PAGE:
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Raul Gabriel Beer

Advisor for Mergers and Acquisitions


Sugarcane ethanol is already reality in multinacional companies strategy

Some years ago, most Brazilian sugar and ethanol mills were Brazilian owned. Important exceptions were the Dreyfus and Tereos groups, both of France. Currently, estimates are that in 2010 foreign companies will represent about 20% of crushed sugarcane in the Center-South of Brazil. According to PricewaterhouseCoopers, half the 112 company mergers and acquisitions that took place in the industry in the past six years had foreign companies as buyers.

Since 2000, sugarcane ceased to be just another input in sugar production to become an essential raw material in the energy matrix. Some of the original opponents of ethanol understood that it was more convenient to participate in this market now and take up important positions, than to continue fighting it.

This opened the market to global companies in agribusiness, energy, petrochemical and even the logistics industries, which became interested in agribusiness and began seeking participation in all links of the ethanol production chain in Brazil. But, not only them: private equity funds, important companies of some emerging countries and also new ventures in the biotechnology industry.

The financial crisis in 2008 rendered some projects unfeasible, in cases when the rate of return depended on higher prices and created difficulties for others that still needed funding. There were also cases of losses caused by the inadequate use of financial derivatives. All this encouraged consolidation and facilitated acquisitions in the industry.

In recent years, the Dreyfus Group, a traditional commodities trader, increased its participation in the industry and its biggest recent move was the acquisition of Santelisa Vale. Bunge, today the world’s third largest sugar exporter, among others, acquired the control of Moema. ADM entered the market in partnership with the Cabrera Group, belonging to the former minister of agriculture, and, for the time being, follows a greenfield growth strategy.

What calls one’s attention, however, is that ADM is one of the largest producers in the world of ethanol obtained from corn. British Petroleum controls Tropical BioEnergia and has ambitious plans for this market. There are also rumors that multinational companies are wrangling over two mills belonging to a Brazilian group in financial trouble.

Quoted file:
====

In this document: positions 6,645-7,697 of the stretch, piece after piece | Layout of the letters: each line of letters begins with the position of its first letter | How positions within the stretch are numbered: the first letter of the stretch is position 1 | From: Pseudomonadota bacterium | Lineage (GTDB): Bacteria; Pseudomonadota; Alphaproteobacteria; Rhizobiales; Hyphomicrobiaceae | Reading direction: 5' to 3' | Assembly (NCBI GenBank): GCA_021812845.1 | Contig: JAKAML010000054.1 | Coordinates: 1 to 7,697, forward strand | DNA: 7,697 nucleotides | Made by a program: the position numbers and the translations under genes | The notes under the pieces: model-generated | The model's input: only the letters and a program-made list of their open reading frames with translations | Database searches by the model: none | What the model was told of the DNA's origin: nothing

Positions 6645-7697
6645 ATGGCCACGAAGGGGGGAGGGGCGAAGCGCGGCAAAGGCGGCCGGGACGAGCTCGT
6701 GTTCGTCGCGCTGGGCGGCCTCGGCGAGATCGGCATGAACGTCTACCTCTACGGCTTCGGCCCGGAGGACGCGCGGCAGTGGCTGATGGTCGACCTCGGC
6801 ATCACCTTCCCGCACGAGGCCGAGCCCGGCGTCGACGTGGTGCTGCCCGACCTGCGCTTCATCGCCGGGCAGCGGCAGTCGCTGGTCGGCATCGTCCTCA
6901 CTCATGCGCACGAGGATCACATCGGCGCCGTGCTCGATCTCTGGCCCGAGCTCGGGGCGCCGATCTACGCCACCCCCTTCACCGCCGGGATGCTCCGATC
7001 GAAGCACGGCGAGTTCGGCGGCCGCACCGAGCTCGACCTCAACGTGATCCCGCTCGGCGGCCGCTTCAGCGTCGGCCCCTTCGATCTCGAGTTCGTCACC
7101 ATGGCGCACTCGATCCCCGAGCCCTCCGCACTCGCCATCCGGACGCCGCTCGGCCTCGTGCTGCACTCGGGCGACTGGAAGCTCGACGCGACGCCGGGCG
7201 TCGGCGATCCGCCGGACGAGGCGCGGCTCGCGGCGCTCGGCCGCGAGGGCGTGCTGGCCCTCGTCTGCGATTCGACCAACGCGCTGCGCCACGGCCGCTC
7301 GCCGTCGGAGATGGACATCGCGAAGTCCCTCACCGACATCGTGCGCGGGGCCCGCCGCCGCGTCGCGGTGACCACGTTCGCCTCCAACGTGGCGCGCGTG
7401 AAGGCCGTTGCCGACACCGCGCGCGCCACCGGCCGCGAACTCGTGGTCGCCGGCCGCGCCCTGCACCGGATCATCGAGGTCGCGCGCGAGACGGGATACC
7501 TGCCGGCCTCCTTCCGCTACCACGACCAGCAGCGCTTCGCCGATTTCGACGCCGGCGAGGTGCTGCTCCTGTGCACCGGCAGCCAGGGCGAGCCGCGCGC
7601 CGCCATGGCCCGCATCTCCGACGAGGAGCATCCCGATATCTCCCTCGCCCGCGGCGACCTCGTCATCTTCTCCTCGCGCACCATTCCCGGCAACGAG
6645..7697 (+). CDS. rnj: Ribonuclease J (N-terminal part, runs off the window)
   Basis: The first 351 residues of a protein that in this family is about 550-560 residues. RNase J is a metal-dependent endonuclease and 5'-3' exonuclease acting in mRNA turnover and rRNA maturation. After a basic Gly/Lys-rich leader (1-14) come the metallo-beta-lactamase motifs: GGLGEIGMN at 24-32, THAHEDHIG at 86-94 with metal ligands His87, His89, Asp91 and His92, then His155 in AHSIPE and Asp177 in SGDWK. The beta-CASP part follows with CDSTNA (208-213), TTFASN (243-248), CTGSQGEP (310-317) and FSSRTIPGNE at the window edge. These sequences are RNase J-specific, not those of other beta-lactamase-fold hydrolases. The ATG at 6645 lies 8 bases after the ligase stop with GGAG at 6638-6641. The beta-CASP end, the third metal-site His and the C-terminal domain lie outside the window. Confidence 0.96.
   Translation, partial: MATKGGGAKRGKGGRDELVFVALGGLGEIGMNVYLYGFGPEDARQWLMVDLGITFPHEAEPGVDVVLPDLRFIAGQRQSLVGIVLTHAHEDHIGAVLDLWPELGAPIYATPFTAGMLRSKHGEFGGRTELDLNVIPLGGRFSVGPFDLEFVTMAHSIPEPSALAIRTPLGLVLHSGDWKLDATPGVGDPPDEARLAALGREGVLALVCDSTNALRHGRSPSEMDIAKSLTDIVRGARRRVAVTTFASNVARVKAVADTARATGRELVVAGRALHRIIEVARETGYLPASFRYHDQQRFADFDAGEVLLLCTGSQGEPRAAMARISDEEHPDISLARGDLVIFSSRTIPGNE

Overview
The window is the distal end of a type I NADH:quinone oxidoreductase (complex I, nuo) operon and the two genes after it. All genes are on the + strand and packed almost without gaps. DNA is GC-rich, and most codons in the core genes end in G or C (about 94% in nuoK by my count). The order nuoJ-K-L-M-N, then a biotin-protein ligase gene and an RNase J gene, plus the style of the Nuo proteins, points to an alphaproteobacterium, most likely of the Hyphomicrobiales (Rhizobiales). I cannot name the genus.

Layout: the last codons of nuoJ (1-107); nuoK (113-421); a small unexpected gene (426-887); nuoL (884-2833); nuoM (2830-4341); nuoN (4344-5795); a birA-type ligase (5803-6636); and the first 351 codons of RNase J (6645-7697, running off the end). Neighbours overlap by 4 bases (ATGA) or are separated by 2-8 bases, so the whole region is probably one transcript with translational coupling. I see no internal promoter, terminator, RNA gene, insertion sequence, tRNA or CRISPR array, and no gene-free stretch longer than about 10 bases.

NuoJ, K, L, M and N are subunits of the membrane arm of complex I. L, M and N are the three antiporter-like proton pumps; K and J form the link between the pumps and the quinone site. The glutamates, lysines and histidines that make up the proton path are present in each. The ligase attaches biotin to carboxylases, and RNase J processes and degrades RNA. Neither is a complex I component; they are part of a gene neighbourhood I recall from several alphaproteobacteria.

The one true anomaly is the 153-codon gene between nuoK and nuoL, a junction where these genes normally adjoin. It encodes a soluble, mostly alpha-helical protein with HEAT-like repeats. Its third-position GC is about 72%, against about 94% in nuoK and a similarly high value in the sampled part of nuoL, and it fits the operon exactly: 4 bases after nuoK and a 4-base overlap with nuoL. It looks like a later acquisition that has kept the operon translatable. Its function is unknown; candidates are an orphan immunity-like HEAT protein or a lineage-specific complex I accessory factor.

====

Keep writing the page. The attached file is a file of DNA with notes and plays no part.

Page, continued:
At the same time, some Brazilian companies with the vocation and power to act as consolidation agents stood out, making acquisitions and developing new greenhouse projects. One should notice, however, that some of these Brazilian companies have, or soon will have, significant foreign participation in their capital.

Cosan S.A is controlled by Cosan Ltd., a company owned by Brazilians, but with shares traded in the North American market. Cosan has strongly acted as a consolidator of mills, but it also focused on expanding its presence in other links of the chain.

In the event that the recently announced transaction with Shell is confirmed, only a little more than half the “New Cosan” deal, which will then have local and for-eign controlling capital, will continue to have activities related to the crushing of sugarcane and the production of sugar and ethanol. Furthermore, by consolidating the assets of Esso and Shell, the company will become the third largest fuel retail distributor in Brazil.

This agreement results in economies of scale and synergies in the distribution operation, but, more importantly, it makes feasible Shell’s access to the market and production technology of sugarcane ethanol, while allowing Cosan to more quickly advance in the direction of second generation ethanol.

Similarly, ETH, controlled by Odebrecht, has a 33% participation of Japanese company Sojitz Corporation, a multinational company with activities in the commercialization of commodities. In the event that the acquisition of Brenco is confirmed, probably some additional foreign partners of this company may join up with Sojitz as foreign shareholders in the “new ETH”.

This is the new world of the mills, which could not ignore globalization. Sugarcane ethanol is already reality in the strategy of multinational companies, and this helps to overcome resistance to the product in other markets, refeeding their interest. Brazilian companies grow and consolidate the market and are expected to increase their international activities, while counting on foreign capital. In this globalized world, with strong companies – Brazilian and foreign – the good and old “alcohol” sold at Brazilian fuel stations definitively changed its name to ethanol.